Dr David Eyre
Robertson Fellow and Infectious Diseases Clinician
My research interests include the use of whole-genome sequencing as a tool for understanding the epidemiology and transmission of bacterial and fungal pathogens. My previous work has described the transmission of the major healthcare-associated pathogen Clostridium difficile and has also included large-scale sequencing projects tracking the spread of gonorrhoea and the emerging multi-drug resistant fungus Candida auris. I am currently working on developing mathematical models for pathogen transmission that allow risk factors for transmission to be identified, as a means to suggest potential interventions to prevent infections spreading.
I am also interested in using sequencing technologies as a novel tool for culture-independent microbiology diagnostics. These technologies offer the prospect of same-day diagnosis of infection, rather than having to wait several days for bacteria to grow in the lab. I have developed methods using sequencing data to detect the presence of infection, e.g. from orthopedic devices removed from patients, as well as predict antibiotic resistance, e.g. in Enterobacteriaceae and Neisseria gonorrhoeae.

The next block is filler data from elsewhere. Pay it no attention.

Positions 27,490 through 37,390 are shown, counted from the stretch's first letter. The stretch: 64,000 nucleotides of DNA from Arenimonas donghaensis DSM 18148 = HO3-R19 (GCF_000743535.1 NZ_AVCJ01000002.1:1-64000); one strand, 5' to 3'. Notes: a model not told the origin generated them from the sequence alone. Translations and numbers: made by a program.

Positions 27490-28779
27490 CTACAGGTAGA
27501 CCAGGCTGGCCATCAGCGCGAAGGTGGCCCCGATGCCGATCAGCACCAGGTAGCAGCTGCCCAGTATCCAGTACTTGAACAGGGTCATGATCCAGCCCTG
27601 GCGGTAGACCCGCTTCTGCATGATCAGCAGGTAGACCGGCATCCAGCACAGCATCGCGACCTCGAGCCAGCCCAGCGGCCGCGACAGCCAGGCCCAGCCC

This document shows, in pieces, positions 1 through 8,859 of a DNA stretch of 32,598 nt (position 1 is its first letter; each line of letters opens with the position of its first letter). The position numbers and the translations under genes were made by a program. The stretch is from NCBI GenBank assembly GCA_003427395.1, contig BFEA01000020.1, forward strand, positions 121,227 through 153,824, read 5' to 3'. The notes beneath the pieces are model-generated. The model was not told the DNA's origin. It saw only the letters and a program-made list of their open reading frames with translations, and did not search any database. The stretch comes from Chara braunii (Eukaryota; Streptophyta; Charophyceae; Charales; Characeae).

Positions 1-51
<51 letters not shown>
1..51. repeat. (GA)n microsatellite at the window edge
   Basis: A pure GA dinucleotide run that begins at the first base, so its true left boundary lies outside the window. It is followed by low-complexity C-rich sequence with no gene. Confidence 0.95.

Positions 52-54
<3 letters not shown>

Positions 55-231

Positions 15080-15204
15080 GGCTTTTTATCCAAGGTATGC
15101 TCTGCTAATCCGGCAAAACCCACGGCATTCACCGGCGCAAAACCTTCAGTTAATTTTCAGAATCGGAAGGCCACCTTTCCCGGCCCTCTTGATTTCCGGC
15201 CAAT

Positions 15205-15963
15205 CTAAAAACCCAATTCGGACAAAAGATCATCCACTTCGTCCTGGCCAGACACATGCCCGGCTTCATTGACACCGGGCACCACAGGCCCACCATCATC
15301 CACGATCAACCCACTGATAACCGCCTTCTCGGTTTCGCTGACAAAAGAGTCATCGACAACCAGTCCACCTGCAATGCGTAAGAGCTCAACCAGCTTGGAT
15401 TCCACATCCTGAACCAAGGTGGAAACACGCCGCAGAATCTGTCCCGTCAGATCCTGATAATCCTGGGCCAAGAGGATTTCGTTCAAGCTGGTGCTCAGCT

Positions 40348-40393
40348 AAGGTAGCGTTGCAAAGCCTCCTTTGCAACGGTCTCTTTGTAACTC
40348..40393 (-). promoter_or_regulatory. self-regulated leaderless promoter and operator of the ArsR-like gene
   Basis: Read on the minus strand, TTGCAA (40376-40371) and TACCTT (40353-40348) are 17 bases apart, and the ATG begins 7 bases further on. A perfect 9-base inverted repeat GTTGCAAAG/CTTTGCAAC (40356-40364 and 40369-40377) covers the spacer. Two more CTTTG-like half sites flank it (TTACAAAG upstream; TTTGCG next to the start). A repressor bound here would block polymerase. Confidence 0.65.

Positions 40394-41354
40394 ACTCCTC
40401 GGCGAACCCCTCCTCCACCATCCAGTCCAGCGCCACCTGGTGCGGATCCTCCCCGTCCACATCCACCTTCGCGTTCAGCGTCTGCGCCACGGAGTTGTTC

Additionally I work on using routinely collected healthcare data to investigate the epidemiology of infectious diseases and to investigate individual patient responses to infection and treatment.
I work closely with the Modernising Medical Microbiology consortium on several of these projects.
Clostridium difficile: Investigating Transmission Patterns between Infected and Colonized Patients using whole Genome Sequencing.
Kong LY. et al, (2018), Clinical infectious diseases : an official publication of the Infectious Diseases Society of America
Results of a multicentre UK-wide compassionate use programme evaluating the efficacy of idelalisib monotherapy in relapsed, refractory follicular lymphoma.
Eyre TA. et al, (2018), British journal of haematology, 181, 555 - 559
Patient and strain characteristics associated with Clostridium difficile transmission and adverse outcomes.
Martin JSH. et al, (2018), Clinical infectious diseases : an official publication of the Infectious Diseases Society of America
Two Distinct Patterns of Clostridium Difficile Diversity Across Europe Indicates Contrasting Routes of Spread.
Eyre DW. et al, (2018), Clinical infectious diseases : an official publication of the Infectious Diseases Society of America
Whole genome sequencing of Neisseria gonorrhoeae reveals transmission clusters involving patients of mixed HIV serostatus.
Peters J. et al, (2018), Sexually transmitted infections, 94, 138 - 143